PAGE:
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Members of a medical team monitor simulated patients infected with Ebola. Photo: Paul J. Richards/AFP/Getty Images

The next global plague is coming, Ed Yong writes in the Atlantic, and the U.S. is "disturbingly vulnerable."

The big picture: The total number of outbreaks every 10 years "has more than tripled since the 1980s," Yong says. Bill Gates told Yong that if there was a severe flu pandemic, more than 33 million people could be killed across the world in 250 days.

"Boy, do we not have our act together."
— Bill Gates
The possibilities
  • With 7.6 billion people in the world, and more than half of them living in cities, the chance for an epidemic to spread is increasingly high.
  • Yong writes: "In these dense throngs, pathogens can more easily spread and more quickly evolve resistance to drugs."
The concerns

Treating a plague is expensive: Per Yong, treating three Ebola patients in the U.S. in 2014 cost more than $1 million.

  • A severe flu pandemic would cost an estimated $683 billion, and "global output would fall by almost 5 percent—totaling some $4 trillion."

It takes time, which people don't always have: In 2009, it took four months before vaccines could begin to be rolled out to treat the new pandemic strain of the flu.

  • "By then the disaster was already near its peak. Those doses prevented no more than 500 deaths...Some 12,500 Americans died," Yong writes.

It requires a coordinated federal response, which Yong says "is harder than one might think."

  • In 2016, when President Obama asked Congress for $1.9 billion to fight the Zika virus, "Congress devolved into partisan squabbling," and it took more than seven months to come up with the money ($1.1 billion).
The optimism
  • The Coalition for Epidemic Preparedness Innovations was created last year, and governments and nonprofits have already pledged $630 million. It's focusing on specific illnesses, and pushing towards testing vaccines and stockpiling them.
  • The coalition is also working towards "platform technologies" that would be able to create a vaccine for any kind of virus within 16 weeks of its discovery, Yong writes.
The bottom line

Preparing and confronting a pandemic relies on multiple moving parts, from the doctors to the nurses, appropriate hospital isolation for infected patients, vaccine delivery, Congress appropriation, and more. The director of the National Institute of Allergy and Infectious Diseases, Anthony Fauci, told Yong: "It's like a chain—one weak link and the whole thing falls apart. You need no weak links."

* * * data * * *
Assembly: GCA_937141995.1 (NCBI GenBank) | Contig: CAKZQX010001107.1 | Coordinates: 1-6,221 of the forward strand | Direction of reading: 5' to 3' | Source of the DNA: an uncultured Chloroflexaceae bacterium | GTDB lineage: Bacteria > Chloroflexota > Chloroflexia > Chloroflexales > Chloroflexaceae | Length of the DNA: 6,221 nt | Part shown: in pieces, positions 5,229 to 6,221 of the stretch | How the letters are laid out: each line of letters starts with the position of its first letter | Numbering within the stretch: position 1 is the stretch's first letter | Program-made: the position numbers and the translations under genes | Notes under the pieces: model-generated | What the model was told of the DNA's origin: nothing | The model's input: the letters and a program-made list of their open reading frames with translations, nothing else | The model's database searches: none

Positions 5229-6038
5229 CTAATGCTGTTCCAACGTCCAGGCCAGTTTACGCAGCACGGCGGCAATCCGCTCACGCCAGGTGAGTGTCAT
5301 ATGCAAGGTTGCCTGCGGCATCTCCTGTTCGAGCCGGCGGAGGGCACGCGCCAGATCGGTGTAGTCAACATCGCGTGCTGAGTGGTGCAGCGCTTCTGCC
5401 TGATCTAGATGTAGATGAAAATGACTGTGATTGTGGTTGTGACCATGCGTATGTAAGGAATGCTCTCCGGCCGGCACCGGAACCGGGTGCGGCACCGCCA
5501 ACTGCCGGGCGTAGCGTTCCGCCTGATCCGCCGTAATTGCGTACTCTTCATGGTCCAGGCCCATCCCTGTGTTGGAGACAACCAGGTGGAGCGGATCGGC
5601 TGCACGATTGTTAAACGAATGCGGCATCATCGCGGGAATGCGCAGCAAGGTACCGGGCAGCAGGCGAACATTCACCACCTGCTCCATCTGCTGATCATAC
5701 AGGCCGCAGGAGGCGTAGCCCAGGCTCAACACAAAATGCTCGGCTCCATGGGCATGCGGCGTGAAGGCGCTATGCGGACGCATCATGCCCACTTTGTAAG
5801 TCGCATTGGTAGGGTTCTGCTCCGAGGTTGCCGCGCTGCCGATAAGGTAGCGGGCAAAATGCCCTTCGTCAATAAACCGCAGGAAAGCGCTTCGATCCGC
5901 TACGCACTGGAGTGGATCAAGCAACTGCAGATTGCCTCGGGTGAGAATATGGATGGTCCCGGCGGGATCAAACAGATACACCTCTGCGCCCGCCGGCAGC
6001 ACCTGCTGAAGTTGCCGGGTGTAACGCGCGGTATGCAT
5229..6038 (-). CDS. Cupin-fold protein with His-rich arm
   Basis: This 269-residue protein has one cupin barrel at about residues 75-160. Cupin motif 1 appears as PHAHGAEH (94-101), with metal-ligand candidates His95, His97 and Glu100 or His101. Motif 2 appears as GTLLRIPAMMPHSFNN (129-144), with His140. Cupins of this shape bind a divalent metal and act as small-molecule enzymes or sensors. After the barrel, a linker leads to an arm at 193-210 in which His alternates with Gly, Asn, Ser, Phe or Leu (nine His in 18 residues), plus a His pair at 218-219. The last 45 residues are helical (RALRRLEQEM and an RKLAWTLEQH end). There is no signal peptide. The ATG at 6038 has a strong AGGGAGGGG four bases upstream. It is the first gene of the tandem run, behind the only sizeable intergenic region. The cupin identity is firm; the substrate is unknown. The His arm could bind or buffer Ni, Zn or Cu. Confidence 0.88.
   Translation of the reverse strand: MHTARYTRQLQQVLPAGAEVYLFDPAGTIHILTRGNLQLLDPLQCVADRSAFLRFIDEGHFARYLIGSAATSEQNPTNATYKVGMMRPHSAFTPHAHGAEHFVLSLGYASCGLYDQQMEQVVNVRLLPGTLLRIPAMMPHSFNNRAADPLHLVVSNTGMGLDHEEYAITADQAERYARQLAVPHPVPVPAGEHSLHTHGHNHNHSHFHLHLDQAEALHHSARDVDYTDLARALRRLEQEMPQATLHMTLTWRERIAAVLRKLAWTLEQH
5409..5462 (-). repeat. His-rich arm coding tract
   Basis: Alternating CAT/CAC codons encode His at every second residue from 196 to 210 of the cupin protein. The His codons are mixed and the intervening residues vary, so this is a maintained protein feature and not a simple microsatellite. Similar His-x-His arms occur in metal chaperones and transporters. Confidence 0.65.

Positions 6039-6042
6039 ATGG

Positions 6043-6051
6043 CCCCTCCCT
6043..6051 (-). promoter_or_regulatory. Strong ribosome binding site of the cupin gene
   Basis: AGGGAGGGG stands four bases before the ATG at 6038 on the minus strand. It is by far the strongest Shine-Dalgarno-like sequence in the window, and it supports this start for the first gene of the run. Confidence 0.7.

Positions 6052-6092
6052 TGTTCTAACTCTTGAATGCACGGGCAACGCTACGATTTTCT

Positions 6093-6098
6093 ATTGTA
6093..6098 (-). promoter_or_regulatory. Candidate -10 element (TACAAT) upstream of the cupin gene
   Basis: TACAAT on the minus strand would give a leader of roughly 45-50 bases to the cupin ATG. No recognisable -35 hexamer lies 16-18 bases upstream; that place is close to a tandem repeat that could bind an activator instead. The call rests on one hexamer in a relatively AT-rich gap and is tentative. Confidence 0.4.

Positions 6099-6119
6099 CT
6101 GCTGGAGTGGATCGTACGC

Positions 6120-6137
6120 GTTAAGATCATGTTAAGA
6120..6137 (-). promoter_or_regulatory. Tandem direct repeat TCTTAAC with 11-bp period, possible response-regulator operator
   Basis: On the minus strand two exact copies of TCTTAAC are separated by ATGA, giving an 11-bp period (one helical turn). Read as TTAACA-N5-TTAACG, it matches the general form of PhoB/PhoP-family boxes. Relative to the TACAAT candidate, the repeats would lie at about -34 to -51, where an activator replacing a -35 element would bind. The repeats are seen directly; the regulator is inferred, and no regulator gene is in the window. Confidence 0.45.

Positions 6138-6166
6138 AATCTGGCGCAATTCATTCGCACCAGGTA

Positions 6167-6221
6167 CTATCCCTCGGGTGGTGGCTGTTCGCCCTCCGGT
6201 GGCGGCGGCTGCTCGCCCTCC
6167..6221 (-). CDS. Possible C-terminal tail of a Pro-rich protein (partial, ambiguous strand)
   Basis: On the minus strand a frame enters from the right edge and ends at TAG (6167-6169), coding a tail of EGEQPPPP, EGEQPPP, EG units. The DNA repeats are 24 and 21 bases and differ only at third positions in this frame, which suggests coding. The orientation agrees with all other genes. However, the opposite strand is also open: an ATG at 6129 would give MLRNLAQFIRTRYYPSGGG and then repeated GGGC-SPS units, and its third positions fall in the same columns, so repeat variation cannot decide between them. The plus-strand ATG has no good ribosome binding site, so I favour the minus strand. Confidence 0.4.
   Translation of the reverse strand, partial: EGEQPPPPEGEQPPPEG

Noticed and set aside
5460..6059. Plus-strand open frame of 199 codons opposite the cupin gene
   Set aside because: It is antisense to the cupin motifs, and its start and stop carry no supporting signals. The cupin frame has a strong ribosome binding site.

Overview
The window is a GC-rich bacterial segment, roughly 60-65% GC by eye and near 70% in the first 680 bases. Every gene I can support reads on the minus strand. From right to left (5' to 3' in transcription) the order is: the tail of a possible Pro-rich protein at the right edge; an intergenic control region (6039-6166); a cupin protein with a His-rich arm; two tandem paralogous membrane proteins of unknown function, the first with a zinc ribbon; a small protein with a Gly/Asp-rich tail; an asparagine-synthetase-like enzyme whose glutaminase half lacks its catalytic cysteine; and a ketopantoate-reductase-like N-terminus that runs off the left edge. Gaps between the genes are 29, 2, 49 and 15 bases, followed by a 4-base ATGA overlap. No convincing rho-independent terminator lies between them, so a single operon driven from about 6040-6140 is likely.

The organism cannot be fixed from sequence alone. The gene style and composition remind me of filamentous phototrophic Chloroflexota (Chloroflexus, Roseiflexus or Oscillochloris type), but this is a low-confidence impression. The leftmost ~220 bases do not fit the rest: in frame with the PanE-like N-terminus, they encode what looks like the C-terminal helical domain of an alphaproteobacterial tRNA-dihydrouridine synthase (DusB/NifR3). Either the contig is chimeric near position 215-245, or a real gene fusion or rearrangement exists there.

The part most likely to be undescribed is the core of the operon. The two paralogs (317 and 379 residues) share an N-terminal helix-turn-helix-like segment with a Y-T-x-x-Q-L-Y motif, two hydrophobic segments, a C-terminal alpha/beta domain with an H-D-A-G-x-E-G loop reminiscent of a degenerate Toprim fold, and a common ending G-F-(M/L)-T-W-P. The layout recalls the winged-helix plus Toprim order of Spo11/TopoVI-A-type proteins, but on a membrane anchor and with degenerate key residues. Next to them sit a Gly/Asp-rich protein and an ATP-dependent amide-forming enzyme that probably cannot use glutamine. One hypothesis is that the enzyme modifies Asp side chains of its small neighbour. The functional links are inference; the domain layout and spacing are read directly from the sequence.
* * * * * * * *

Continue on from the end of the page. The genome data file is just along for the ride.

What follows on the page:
Go deeper

Updated 2 hours ago - Politics & Policy

Senate action on stimulus bill continues as Dems reach deal on jobless aid

Photo: Alex Wong/Getty Images

Democratic leaders struck an agreement with Sen. Joe Manchin (D-W.V.) on emergency unemployment insurance late Friday, clearing the way for Senate action on President Biden's $1.9 trillion stimulus package to resume after an hours-long delay.

The state of play: The Senate will now work through votes on a series of amendments that are expected to last overnight into early Saturday morning.

Capitol review panel recommends more police, mobile fencing

Photo: Olivier Douliery/AFP via Getty Images

A panel appointed by Congress to review security measures at the Capitol is recommending several changes, including mobile fencing and a bigger Capitol police force, to safeguard the area after a riotous mob breached the building on Jan. 6.

Why it matters: Law enforcement officials have warned there could be new plots to attack the area and target lawmakers, including during a speech President Biden is expected to give to a joint session of Congress.

Financial fallout from the Texas deep freeze

Illustration: Annelise Capossela/Axios

Texas has thawed out after an Arctic freeze last month threw the state into a power crisis. But the financial turmoil from power grid shock is just starting to take shape.

Why it matters: In total, electricity companies are billions of dollars short on the post-storm payments they now owe to the state's grid operator. There's no clear path for how they will pay — something being watched closely across the country as extreme weather events become more common.